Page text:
It’s Diversity Week! UniSC social work student Bailey Wemyss shares zir experience being part of various minority groups, and challenges UniSC students, staff and community to take stock of their biases.
Gandhi said that “our ability to reach unity in diversity will be the beauty and the test of our civilisation” (Young India, Jan 8, 1925). Nearly 100 years later, I wonder if civilisation has come as far as he might have hoped.
A journey to make a difference at UniSC
My name is Bailey, and I am a first-year student studying a Bachelor of Social Work. I am a firm believer in human rights for all people, in all areas of our lives. Minority groups continually have their human rights eroded, if they’re ever given them at all, and making a difference to change the cultures and systems that allow this to occur, is going to be a long journey.
I started that journey to make a difference here at UniSC. This year, I became a Student Leader and Student Volunteer, and when I saw a gap in the Student Senate where disability representation should have been, I filled it with the Disability and Inclusion Group. Additionally, I am the Undergraduate Representative for the Disability and Inclusion Action Plan.
Facing trauma, adversity, and discrimination every day
My human rights focus at USC thus far may be on disability, but I am a member of all the main (and quite a few of the other) minority groups. Cultural heritage, gender, sexual preference, physical ability, physical health, mental health, religion, socio-economic status, and even my size – these are all areas where I am seen as diverse, and I face trauma, adversity, and discrimination. I face this every day on campus, in our community, and even in my own home.
Acknowledge your biases and challenge them
I dream of the day where this diversity among us, the things that make us different, are no longer used to make some of us feel less than. We need to work to change our communities and that change can start at UniSC. We can help do this with a few individual actions. Take stock of your biases. Acknowledge them. Challenge them. Accept them for what they are. Stop pretending they don’t exist – we all have them, and that is ok, but stop allowing them to direct your actions. None of us can help that first thought that pops into our head, but we can all control our actions afterward.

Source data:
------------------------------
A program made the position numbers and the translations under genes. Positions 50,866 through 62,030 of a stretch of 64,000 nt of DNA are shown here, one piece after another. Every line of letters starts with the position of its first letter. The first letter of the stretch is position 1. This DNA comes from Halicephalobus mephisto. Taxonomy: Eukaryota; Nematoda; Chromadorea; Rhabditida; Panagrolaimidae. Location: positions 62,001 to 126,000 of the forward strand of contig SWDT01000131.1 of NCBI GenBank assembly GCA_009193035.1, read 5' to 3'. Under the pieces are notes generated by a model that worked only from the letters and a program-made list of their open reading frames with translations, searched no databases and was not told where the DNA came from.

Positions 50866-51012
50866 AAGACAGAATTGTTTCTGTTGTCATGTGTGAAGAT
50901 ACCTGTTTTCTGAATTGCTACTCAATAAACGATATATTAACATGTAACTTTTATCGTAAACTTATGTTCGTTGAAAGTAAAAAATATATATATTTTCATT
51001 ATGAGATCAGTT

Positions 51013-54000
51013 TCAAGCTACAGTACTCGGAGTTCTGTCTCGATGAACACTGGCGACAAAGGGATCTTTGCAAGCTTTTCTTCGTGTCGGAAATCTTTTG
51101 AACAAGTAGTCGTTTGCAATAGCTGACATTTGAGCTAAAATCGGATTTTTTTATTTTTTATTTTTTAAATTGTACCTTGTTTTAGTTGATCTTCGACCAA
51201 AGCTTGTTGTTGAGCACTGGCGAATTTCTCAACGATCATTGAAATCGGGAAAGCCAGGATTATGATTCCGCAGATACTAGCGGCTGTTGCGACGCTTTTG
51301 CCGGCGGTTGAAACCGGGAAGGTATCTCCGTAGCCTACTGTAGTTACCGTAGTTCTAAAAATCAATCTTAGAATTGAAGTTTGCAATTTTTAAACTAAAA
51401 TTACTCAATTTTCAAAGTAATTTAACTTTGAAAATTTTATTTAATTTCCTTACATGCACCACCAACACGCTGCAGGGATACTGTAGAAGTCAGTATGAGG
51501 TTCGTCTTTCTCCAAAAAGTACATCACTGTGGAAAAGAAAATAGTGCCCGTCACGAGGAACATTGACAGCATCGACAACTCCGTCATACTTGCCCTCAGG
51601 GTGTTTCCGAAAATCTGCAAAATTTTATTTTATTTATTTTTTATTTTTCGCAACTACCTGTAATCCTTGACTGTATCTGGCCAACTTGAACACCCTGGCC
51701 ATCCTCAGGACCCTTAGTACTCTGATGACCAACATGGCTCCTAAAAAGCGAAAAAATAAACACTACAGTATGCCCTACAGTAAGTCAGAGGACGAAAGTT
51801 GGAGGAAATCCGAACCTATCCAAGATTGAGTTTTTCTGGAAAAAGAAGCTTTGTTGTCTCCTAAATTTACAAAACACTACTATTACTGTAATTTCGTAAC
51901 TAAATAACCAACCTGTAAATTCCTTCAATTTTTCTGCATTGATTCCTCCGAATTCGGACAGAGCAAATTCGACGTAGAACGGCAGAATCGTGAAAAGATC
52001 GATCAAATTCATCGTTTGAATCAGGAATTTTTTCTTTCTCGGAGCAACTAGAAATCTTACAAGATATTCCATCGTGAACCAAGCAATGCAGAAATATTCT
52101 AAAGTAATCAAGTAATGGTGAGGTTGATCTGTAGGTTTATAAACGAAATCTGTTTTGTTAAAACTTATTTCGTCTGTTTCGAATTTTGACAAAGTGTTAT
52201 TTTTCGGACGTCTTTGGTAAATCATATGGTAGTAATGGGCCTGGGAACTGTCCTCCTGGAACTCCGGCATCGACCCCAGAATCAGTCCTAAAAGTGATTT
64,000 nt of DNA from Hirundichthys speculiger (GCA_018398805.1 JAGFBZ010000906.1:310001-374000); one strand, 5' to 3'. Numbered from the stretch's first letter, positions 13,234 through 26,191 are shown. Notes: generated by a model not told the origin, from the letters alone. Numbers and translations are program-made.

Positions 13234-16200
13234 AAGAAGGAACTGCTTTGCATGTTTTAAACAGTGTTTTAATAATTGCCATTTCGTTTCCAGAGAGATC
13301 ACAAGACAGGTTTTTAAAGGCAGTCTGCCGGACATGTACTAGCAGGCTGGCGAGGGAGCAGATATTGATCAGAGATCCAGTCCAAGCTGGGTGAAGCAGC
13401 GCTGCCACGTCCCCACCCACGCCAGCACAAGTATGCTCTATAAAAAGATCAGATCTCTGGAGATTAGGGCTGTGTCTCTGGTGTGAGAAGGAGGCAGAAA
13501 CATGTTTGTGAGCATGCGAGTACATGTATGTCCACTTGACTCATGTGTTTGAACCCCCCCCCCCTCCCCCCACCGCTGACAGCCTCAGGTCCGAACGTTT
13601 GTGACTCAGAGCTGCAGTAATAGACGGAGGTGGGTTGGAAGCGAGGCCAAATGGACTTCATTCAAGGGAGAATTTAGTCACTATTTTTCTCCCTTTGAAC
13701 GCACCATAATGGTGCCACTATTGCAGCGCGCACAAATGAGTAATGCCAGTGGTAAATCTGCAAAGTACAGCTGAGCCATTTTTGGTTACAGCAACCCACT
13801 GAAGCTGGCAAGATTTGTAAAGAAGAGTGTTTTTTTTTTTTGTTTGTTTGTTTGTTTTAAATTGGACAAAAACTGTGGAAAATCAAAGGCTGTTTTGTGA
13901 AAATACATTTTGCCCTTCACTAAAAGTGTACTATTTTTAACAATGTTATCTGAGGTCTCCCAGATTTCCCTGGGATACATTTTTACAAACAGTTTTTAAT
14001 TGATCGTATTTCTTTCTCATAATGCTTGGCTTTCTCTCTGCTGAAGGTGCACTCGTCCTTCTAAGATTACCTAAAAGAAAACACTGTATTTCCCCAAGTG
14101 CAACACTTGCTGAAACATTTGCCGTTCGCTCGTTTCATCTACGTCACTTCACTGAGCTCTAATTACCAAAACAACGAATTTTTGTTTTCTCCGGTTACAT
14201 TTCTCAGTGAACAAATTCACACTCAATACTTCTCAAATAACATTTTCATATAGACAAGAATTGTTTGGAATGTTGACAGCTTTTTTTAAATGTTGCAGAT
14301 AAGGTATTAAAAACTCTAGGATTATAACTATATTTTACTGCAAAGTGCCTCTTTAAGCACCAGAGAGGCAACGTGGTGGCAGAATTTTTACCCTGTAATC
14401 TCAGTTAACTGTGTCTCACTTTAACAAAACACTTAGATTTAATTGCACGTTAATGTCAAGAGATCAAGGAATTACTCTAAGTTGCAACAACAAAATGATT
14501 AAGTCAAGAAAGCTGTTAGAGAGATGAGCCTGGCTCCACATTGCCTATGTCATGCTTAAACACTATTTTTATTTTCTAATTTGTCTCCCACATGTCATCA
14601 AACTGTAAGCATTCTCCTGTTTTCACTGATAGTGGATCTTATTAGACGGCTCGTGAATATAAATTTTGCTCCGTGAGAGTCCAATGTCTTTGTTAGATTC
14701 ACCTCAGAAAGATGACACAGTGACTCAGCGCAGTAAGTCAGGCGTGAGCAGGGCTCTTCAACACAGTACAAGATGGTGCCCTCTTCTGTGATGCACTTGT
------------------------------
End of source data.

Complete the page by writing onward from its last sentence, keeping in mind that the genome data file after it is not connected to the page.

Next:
For the more nuanced interactions with people, understand that it’s ok to get it wrong. It’s ok to accidentally say the wrong thing. We all do. Acknowledge your mistake and apologise and learn to do better in future. These small steps can make such a huge difference in the life of someone who is already fighting systemic and institutional bias and discrimination.
Express yourself and celebrate YOUR own diversity
Diversity isn’t something that I read about, or study – it’s who I am. It’s where I live. And in my case, it’s often completely obvious. However, I acknowledge that the diversity of others is not always so apparent to the general community.
Diversity Week for me then, is also a chance to give space to everyone to celebrate their own diversity. YOUR own diversity. In a sea of people walking, my wheelchair is a recognisable and undeniable show of diversity, but it is our personalities that separate us more than anything else. We are, each of us, unique. We are, each of us, beautiful and a gift to the world. I would like to invite the wonderfully diverse community at UniSC to take the time to express that of yourselves which you are willing to share, in whichever way you are willing to share it.
I encourage all faculty, staff, and students at USC to celebrate their own diversity during Diversity Week, and to learn more about the diversity of others. I encourage USC to ensure that those who see their diversity displayed within minority groups, are given inclusive representation in our curriculum, as well as given the opportunity to rise into leadership roles. Segregation is embedded in our culture. We need to stop allowing that to be something we ignore.
Gandhi foresaw the possibility of a world in which we are all united, regardless of difference. I like to imagine that one day, his vision will come true.
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